Friday, September 9, 2011

frozen moments in time...

Sunday is the tenth anniversary of the day that will forever, or for at least a very long time be known as nine eleven. And my heart goes out to all those who are still suffering. I remember exactly what I was doing and where I was when I heard the news...or rather, saw it on the tv. I bet you do too.
I also remember the details of the day Diana died, and exactly where I was during her funeral (on a supposedly romantic weekend away, with me refusing to budge from the tv coverage). Funnily enough that relationship didn't last but poor Diana wasn't the reason!
I also vividly remember the day of the first moon landing. We were sent home from school early to watch it because schools in those days didn't have tv...yep, I'm that old!
I can also remember overhearing my best friend Barbara's dad telling others what he thought should happen to the person who shot Bobby Kennedy. I won't repeat it here.
Closer to home the Newcastle earthquake in 1989 was a shock on a personal level. I was living in England and a phone call from the other side of the world delivered the news that a relative had been killed.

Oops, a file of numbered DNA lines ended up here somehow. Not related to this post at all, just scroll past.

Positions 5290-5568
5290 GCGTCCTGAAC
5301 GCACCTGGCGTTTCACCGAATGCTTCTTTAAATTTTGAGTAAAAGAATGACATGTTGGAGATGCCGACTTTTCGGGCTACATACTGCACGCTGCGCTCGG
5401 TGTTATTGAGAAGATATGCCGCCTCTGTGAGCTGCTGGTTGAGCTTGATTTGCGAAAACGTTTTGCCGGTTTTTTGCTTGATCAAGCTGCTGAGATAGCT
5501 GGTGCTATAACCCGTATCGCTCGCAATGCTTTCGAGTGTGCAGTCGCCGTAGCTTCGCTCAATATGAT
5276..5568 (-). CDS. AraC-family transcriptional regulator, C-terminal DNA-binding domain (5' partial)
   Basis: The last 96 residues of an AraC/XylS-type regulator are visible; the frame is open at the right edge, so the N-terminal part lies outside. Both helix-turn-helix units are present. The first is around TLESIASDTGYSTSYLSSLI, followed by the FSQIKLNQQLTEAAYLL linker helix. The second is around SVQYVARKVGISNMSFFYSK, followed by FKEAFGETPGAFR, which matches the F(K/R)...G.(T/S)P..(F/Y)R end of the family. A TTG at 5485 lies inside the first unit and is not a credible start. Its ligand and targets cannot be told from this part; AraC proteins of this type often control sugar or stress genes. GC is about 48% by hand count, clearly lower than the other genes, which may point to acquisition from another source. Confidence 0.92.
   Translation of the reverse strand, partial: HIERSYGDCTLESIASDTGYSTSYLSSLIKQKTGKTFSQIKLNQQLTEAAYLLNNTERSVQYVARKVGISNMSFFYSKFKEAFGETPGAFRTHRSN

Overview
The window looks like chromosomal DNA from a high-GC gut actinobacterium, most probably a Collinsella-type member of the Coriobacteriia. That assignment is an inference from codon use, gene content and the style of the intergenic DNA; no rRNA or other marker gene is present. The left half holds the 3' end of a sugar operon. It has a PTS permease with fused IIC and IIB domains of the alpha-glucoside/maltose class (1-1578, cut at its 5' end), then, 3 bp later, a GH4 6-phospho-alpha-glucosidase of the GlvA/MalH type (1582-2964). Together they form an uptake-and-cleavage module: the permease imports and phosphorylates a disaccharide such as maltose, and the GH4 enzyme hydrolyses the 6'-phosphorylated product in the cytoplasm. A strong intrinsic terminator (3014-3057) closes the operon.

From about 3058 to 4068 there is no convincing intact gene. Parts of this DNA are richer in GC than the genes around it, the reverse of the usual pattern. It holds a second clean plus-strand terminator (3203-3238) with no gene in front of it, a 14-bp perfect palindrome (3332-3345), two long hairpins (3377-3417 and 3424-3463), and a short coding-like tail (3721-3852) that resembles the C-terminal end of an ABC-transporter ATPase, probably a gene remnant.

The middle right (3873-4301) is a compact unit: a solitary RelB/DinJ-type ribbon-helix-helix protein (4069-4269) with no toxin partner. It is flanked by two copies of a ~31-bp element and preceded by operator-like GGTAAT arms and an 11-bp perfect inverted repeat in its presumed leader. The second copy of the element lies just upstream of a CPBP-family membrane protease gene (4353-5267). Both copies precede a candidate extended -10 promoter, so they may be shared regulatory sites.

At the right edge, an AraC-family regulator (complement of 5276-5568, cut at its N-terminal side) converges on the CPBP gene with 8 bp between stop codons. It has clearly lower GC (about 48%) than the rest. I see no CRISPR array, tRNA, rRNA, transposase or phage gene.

I don't really have a point in writing this post, other than to remind myself how extraordinary some events are, how indelibly etched into our brains they've become and how easy it can sometimes be to take ourselves back to those frozen moments in time. And I also wonder if horrible events embed themselves more deeply than the good ones. I hope not. What do you think? 
all images google images


  1. Hello Kerry:
    Some events, we feel, are so beyond the limits of one's own reasoning that they stay forever fixed in the mind alongside the other sights, sounds and memories of that moment. And there they remain.

    And, how important it is that we do remember such traumas or feats of incredible human achievement for by remembering then surely 'they' will not have died in vain and the spirit of human endeavour will continue to inspire.

  2. I can't believe it has been nearly 10yrs. I can remember that day like it was yesterday as my friend was flying from Toronto to NY and our NY office was in the world trade centre. I was trying to get him on his mobile all day but the line was dead. I was so scared and upset worrying for him. Luckily his flight from toronto was delayed over night and he never got to NY on 9/11. I feel so bad for the people who weren't so lucky :(
    I think that strong memory is our brains way of saying 'Lest we Forget'.